RODALE NEWS, EMMAUS, PA—As much as we may assume that boys and girls are created equal, we're not. Our gender-specific brains are hardwired to develop different personality traits and preferences based on whether we're male or female. However, a new study published in the International Journal of Andrology finds that chemicals in plastic called phthalates may interfere with that process. The study found that boys exposed to higher phthalate levels prenatally were not as interested in masculine play behaviors—playing with trucks, play fighting, or exploring new things—as boys with moms who had fewer phthalates in their bodies.
Phthalates are plasticizers used in a variety of products, including vinyl shower curtains, vinyl flooring, synthetic fragrances, and toys, that keep plastics soft and artificial scents from dissipating too quickly. In plastic items, phthalates can constitute as much as 40 percent of the finished product. The chemicals are used so widely that biomonitoring data from the U.S. Centers for Disease Control and Prevention (CDC) suggest that all Americans have some level of them in our bodies at any given time. The chemicals have been found to interfere with estrogen and testosterone production, trigger asthma and allergies, and harm the liver, kidneys, and lungs.
THE DETAILS: Researchers from the University of Rochester used data from urine samples that had been collected from pregnant women for a prior study and analyzed at a CDC lab for nine kinds of phthalates. Four to seven years after the samples were collected, the researchers contacted 150 mothers for follow-up questions on their children's play behaviors, with a resulting sample of 74 boys and 71 girls. On a scale of one to five, the moms were asked to indicate how often their children played with things like trucks and dolls, whether they preferred play fighting, climbing, or playing house, and if the children liked to take risks or explore new surroundings, both of which are considered masculine play behaviors. They also tried to control for a parent's bias with a survey asking questions such as "What would you do if you had a boy who preferred toys that girls usually play with?"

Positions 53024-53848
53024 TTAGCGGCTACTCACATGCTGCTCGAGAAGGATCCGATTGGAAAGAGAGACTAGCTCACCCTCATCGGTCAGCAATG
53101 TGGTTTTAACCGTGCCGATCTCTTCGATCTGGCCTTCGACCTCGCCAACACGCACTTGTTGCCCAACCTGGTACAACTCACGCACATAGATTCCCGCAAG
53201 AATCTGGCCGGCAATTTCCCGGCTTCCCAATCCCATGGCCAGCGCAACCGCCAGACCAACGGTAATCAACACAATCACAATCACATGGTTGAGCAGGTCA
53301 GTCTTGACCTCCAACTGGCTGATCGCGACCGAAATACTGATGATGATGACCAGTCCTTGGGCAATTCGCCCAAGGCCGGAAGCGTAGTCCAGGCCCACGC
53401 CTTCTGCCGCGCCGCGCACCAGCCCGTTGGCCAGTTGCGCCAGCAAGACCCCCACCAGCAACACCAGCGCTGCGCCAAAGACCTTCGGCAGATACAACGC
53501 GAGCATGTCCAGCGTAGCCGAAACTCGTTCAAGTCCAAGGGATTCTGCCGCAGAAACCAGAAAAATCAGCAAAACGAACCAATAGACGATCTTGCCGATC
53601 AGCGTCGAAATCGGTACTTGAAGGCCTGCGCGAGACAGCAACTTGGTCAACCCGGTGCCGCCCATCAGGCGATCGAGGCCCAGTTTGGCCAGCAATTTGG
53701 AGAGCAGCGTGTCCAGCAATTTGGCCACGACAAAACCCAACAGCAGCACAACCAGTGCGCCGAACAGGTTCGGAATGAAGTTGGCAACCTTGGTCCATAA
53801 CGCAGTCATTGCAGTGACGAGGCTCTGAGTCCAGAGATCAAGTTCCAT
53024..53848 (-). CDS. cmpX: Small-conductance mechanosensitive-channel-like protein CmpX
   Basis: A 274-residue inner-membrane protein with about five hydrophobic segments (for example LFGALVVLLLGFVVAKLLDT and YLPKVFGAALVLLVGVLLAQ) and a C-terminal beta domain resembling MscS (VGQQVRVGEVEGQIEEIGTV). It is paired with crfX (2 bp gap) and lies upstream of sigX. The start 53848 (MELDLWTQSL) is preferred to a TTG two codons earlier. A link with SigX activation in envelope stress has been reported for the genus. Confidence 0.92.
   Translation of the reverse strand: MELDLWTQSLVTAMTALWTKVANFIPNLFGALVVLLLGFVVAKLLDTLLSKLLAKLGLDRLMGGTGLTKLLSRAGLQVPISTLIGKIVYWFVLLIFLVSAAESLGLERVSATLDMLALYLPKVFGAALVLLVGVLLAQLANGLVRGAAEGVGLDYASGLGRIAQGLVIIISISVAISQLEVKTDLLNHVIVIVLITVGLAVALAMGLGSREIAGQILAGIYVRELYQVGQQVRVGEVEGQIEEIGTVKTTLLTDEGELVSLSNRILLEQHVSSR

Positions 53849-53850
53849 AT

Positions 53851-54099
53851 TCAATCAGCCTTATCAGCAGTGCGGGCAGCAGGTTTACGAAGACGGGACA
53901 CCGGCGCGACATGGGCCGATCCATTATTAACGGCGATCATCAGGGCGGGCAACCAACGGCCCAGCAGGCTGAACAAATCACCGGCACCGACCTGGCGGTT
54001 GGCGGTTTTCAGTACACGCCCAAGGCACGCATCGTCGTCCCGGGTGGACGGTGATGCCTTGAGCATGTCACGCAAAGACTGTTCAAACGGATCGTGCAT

While no associations were found between phthalate concentrations and play behaviors in girls, the researchers found that boys whose mothers had high prenatal levels of two particular phthalates, di-2-ethylhexyl phthalate (DEHP) and dibutyl phthalate (DBP), were less likely to engage in masculine play behaviors, and more likely to engage in gender-neutral activities, such as puzzles or games. However, the boys weren't frequently engaging in feminine play activities like dressing up or playing with dolls.